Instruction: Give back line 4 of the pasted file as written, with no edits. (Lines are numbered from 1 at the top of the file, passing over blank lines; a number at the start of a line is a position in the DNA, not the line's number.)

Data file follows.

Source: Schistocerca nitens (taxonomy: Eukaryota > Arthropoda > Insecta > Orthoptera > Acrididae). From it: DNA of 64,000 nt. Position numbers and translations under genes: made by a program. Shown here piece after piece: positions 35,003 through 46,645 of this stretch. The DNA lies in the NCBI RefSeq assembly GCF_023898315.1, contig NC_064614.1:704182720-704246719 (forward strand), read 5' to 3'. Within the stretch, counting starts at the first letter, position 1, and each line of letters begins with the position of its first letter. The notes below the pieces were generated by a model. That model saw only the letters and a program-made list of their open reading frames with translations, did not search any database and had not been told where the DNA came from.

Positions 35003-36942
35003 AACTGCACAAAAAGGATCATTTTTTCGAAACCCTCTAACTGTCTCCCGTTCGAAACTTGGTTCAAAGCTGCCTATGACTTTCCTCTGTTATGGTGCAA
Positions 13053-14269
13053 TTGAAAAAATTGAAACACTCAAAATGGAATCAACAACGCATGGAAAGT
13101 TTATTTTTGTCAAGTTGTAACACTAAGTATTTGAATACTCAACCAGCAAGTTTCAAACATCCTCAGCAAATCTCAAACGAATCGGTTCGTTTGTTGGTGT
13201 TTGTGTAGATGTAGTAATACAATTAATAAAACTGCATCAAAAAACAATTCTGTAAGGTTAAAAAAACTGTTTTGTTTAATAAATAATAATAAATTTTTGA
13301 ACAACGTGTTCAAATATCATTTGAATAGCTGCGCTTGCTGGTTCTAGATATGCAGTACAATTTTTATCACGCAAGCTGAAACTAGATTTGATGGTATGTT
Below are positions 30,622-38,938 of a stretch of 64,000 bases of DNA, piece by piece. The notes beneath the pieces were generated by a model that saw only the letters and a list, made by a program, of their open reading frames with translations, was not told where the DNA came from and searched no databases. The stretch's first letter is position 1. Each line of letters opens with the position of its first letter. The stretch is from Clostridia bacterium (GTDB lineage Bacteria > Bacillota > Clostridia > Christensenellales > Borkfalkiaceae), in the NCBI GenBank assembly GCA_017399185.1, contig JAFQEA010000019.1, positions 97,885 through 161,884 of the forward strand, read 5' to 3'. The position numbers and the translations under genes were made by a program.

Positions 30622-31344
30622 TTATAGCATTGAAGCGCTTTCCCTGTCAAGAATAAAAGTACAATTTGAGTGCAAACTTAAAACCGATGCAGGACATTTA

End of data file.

Positions 13053-14269